MANATEE -- As a cool breeze floated through the three-ring tent at St. Barbara Greek Orthodox Church early Thursday afternoon, onlookers held their hands above their heads and clapped in unison to Greek musical harmony.
After making his way from the stage to the dance floor, Greek vocalist Elias Poulos Konstantinou waltzed through the crowd, serenading them with his baritone voice. A small group of volunteers for the church’s annual Greek Glendi festival took to the dance floor, joining in what is called the “sailor’s dance,” locking at the shoulder and bouncing to the rhythm of the bouzouki, a Greek stringed musical instrument.
For the next three days, those who attend the annual festival at 7671 N. Lockwood Ridge Road, southern Manatee County, can witness moments like these while enjoying the sounds of authentic Greek music provided by Ellada, a band made up of some of the best Greek musicians in the nation. This week marks the band’s fourth time performing at the festival.
“Greek music is composed of many different styles of music,” said Ellada keyboard player and vocalist Dino Theofilos. “There are different types of songs from different cities in Greece and the different island of Greece have their own dance that they perform, as well as the traditional kalamata.”
Never miss a local story.
Playing the bouzouki Thursday, the opening day of the festival, was renown musician Georgos Soffos, the 2011 recipient of the Florida Folk Heritage Award and national Folk Heritage Award finalist. Theofilos was once member of The Fabulous Grecian Keys, founded by his father, Tykie, over 40 years ago in Ohio.
Poulos has been singing and writing Greek music for 30 years and has performed all over the world. Ellada plays on the last Thursday of every month at the El Greco Cafe located at the corners of Main Street and Orange in downtown Sarasota.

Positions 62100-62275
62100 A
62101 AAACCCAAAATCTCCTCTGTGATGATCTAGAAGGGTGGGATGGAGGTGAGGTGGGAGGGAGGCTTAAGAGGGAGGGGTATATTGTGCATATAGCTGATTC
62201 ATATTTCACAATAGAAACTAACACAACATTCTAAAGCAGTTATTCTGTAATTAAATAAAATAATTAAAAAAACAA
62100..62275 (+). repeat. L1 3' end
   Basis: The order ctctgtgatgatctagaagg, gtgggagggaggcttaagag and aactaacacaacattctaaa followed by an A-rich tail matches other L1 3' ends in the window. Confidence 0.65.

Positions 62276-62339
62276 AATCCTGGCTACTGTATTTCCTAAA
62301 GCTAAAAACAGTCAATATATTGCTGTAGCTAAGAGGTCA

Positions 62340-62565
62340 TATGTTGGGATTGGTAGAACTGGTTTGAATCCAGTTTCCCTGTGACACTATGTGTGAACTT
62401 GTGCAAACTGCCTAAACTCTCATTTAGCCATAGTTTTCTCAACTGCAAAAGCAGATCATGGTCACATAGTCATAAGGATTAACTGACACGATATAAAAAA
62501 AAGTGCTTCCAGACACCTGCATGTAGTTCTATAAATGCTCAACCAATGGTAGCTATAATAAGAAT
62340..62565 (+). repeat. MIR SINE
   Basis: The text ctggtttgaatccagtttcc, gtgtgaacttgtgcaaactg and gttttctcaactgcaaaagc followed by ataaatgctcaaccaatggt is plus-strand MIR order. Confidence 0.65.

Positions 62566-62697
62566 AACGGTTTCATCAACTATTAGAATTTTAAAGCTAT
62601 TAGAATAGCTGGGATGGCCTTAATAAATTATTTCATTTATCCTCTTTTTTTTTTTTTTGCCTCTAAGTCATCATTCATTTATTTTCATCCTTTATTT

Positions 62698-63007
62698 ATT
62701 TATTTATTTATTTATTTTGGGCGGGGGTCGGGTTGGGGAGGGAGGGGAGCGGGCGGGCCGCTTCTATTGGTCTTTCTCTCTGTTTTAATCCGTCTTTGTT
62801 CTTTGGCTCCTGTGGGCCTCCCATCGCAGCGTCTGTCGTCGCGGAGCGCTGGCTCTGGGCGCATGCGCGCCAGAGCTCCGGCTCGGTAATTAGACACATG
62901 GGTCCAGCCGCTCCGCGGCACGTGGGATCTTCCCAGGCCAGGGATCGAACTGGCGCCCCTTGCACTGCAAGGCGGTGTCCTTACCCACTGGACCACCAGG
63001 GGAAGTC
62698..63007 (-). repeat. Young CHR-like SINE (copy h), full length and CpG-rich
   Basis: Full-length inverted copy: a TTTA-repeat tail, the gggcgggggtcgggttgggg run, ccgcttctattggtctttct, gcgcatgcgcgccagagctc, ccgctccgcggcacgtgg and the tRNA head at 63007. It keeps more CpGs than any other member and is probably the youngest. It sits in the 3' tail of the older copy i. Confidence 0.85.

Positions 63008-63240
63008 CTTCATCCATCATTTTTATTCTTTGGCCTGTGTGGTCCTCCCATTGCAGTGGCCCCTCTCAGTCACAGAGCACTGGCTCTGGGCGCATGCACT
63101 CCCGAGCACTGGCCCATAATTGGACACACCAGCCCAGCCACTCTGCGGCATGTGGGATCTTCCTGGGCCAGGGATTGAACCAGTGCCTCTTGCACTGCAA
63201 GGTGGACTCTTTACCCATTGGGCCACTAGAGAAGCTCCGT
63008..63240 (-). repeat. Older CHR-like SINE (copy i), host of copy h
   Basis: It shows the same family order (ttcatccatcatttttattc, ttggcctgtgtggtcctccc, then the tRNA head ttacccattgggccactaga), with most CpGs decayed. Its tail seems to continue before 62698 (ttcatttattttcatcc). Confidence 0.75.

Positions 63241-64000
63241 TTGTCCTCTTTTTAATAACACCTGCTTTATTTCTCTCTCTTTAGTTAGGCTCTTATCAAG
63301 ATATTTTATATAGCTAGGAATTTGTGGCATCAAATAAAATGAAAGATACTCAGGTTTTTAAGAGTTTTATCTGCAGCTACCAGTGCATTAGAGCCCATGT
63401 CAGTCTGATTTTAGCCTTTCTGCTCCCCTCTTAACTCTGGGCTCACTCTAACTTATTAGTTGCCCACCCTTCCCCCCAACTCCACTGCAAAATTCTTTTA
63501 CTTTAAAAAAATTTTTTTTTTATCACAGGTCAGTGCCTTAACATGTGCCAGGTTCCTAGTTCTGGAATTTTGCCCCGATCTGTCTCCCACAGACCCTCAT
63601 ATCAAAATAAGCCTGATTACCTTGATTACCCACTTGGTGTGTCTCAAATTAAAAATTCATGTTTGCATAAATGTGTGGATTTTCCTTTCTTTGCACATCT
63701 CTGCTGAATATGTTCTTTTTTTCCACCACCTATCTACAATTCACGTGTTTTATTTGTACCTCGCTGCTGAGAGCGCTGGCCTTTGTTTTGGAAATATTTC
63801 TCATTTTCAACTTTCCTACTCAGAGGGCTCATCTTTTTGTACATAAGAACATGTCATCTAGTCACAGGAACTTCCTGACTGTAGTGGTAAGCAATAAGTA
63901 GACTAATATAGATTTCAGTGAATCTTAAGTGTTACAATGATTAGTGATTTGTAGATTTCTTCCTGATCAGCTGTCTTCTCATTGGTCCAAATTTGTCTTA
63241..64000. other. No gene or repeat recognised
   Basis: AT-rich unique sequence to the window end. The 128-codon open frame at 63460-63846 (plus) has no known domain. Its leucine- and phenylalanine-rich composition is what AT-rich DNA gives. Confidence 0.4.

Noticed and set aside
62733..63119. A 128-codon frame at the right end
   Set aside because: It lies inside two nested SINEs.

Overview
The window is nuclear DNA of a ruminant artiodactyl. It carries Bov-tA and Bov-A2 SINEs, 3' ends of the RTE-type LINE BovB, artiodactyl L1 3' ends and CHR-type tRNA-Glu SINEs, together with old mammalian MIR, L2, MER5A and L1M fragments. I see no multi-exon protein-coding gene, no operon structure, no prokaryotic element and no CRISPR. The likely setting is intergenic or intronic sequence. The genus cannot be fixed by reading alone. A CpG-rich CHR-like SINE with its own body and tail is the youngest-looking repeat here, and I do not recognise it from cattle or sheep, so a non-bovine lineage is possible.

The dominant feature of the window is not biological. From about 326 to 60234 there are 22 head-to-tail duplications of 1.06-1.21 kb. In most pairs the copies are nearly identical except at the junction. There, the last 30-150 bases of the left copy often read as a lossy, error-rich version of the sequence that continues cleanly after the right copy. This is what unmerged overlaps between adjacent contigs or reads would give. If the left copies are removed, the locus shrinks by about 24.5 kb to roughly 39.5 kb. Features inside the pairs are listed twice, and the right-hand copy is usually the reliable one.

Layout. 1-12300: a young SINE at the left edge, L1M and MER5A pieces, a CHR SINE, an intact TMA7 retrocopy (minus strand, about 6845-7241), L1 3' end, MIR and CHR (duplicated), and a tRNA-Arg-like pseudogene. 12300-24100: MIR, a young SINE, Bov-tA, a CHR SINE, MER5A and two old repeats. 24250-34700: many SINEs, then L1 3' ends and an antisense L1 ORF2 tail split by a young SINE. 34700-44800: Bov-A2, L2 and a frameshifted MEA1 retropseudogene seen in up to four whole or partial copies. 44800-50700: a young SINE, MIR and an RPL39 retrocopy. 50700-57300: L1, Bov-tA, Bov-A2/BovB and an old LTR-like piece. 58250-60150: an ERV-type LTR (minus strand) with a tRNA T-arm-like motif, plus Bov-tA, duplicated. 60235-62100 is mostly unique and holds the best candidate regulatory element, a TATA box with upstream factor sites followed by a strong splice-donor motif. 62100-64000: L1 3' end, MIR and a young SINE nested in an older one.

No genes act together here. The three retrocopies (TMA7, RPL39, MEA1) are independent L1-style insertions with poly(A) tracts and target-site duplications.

“This music has been played for hundreds of years and we just modernized it with keyboards and the bouzouki and the sound system we have,” Theofilos said.
Theofilos has performed at various international Greek festivals around the globe, but said Greek Glendi at St. Barbara’s serves the best Greek dishes.
“This is the probably the best Greek food and the atmosphere with these tents and the whole thing is really put together well,” he said. “The pastries are authentic tasting and the foods are authentic, They’re not store bought, they are made here.”
Soffos and Dino Theofilos grew up together in Warren, Ohio. They attended Greek school together and would spend their afternoons playing instruments together. They reunited nearly eight years ago when Dino moved to Florida.
“I used to sit on his porch and he’d play the bouzouki and I’d play the accordion and I’d say “one day, we’re going to have a band”, never knowing we would meet up down here,” Dino said. “That’s 1,500 miles away.”
After a short intermission, Tykie joined his son on stage for a few songs. Tykie, 86, was born just outside Sparta in Greece and moved to the U.S. in 1928 at the age of 2. He has attended Greek Glendi for the past seven years.
“The instrumentation is what really makes this sound,” Tykie said. “We’re very fortunate to have these three boys here.”
The 28th annual Greek Glendi continues 11 a.m.- 9 p.m. today and Saturday, .and noon- 8 p.m. Sunday.
Cost: $4. Children under 12 admitted free.
Nick Williams, East Manatee Reporter, can be reached at (941) 748-0411 ext. 7049. Tweet: @_1NickWilliams